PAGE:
Monday, May 21, 2012


1. MV Doña Paz (Philippines, December 20, 1987)

Passenger vessel MV Doña Paz collided with MT Vector, an oil tanker, along the Tablas Strait, between Mindoro and Marinduque. The collision ignited some 8,800 barrels of petroleum products that Vector was carrying at the time, causing a fire that rapidly engulfed the tanker and the Doña Paz. Subsequent investigations into the incident found that Dona Paz exceeded its passenger and cargo limits and that the Vector’s boat license had expired. Casualties reached 4,375.

2. MV Joola (Senegal, September 26, 2002)

The disaster happened within five minutes after MV Joola sailed to a sea of storm in the coast of Gambia. Various reasons for the disaster were cited, among them overcrowding, and negligence by management as the ship was not originally designed for sea faring. Death toll totaled 1,863.

3. MV al-Salam Boccaccio 98 (Red Sea, February 3, 2006)

Faulty drainage pumps and unpredictable weather were some of the reasons cited for the sinking of MV al-Salam Boccacio 98, a Roll-on/Roll-off ferry, into the depths of the Red Sea. Survivors and eye witnesses said a fire started at the storage area and, as the ship turned, it capsized and eventually sank. 1,018 passengers died in the disaster.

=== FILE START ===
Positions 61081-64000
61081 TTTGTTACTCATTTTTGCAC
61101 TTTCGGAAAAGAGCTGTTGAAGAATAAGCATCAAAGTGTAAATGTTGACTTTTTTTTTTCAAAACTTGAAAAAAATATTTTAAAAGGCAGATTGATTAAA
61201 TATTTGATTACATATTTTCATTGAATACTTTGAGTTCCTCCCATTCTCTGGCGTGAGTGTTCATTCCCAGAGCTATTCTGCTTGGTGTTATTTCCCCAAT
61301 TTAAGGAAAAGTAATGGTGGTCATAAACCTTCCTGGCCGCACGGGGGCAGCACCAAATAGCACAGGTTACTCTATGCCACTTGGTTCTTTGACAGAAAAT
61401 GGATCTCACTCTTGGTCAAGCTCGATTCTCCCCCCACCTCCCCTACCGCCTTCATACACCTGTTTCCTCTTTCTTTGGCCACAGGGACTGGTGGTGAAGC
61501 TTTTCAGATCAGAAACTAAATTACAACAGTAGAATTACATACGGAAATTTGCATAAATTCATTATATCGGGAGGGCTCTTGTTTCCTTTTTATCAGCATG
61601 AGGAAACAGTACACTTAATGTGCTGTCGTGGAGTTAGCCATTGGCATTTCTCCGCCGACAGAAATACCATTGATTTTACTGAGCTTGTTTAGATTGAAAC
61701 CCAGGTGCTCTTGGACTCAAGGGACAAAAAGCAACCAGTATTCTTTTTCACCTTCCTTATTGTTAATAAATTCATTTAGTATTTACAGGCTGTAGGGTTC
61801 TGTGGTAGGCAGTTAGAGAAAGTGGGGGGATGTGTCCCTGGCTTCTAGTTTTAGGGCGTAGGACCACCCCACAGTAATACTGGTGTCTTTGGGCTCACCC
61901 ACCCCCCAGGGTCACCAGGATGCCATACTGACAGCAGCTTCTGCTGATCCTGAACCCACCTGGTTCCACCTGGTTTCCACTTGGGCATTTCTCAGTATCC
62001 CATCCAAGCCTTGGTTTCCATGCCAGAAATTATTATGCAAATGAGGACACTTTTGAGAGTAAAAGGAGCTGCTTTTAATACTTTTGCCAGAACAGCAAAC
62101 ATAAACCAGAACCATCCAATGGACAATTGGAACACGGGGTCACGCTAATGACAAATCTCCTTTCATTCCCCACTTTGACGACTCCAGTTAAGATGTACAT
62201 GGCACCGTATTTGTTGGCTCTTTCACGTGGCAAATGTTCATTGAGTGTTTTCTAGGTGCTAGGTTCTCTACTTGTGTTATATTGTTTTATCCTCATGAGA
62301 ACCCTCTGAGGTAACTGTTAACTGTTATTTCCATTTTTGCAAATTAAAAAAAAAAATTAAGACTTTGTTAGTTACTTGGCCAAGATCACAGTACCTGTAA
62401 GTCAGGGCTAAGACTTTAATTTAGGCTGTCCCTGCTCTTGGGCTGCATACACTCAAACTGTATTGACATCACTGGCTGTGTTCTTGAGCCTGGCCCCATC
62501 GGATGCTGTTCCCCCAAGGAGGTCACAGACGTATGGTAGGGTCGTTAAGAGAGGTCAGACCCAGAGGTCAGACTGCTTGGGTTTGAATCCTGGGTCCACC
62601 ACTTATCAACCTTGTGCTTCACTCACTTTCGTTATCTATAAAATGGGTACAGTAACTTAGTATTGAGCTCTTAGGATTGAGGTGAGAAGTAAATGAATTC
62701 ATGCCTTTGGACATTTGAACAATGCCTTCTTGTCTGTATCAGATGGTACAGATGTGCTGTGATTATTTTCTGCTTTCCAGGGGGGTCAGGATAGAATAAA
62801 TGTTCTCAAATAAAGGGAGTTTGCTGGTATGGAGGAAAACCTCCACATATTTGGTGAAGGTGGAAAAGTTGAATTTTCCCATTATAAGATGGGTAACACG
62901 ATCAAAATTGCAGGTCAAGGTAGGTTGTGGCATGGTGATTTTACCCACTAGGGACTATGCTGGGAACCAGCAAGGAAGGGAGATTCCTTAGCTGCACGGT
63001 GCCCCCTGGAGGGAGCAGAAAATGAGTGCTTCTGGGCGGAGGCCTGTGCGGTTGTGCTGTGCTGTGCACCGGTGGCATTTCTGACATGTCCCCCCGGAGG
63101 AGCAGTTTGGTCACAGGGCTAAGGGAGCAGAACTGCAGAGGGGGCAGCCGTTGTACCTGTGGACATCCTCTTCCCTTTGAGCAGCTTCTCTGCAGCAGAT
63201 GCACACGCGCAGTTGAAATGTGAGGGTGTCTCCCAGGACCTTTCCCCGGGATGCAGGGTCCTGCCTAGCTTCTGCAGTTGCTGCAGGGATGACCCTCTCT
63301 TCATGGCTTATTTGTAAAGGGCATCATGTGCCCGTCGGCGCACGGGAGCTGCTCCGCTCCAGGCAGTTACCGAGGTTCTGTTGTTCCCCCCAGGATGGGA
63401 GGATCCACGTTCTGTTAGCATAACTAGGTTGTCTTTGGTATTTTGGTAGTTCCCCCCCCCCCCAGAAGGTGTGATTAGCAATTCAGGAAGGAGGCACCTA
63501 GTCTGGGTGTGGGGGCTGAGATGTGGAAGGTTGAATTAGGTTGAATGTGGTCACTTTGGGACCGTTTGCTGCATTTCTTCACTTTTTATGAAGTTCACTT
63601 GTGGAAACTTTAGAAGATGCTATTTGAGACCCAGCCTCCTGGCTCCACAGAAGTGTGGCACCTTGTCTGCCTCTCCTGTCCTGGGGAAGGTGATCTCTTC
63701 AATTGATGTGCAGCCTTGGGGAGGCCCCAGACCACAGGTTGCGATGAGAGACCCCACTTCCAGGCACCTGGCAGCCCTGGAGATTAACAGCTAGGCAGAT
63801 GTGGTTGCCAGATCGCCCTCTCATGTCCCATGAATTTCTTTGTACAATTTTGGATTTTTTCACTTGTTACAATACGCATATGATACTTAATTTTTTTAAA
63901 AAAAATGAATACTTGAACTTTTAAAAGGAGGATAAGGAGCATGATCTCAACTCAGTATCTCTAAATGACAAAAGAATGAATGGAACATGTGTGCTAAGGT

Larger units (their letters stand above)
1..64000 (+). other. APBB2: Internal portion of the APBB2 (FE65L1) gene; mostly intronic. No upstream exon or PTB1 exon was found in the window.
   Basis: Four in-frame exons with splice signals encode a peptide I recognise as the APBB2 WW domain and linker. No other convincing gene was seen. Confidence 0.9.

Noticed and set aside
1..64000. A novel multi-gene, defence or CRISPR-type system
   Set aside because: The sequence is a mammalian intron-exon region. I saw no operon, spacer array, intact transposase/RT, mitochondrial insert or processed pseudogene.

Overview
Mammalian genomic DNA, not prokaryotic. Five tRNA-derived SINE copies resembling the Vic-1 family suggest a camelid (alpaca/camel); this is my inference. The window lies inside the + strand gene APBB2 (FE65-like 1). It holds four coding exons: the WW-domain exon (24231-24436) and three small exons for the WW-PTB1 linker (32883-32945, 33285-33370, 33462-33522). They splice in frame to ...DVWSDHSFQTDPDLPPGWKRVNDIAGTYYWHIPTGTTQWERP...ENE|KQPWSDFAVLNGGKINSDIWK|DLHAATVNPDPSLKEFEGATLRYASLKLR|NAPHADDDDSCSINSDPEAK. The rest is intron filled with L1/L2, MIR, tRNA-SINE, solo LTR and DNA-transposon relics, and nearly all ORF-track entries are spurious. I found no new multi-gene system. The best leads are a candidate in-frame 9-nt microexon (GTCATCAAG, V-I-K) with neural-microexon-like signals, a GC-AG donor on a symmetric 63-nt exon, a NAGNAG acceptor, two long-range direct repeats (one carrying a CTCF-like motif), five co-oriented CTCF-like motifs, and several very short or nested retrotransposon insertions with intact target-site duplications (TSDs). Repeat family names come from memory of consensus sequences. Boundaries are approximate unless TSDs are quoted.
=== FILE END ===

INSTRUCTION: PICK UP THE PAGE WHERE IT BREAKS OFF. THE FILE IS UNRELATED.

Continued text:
4. MV Bukoba (Lake Victoria, Tanzania, May 21, 1996)

The passenger steamer MV Bukoba sank in Lake Victoria causing 894 casualties while en route to Mwanza, a city in Tanzania. The steamer was already in bad shape before the voyage. It was also found out that the steamer was overcrowded.

5. MS Estonia (Baltic Sea, September 28, 1994)

The locks on the bow visor and bad weather caused this cruise-ferry’s demise. A total of 852 were killed during the tragedy.


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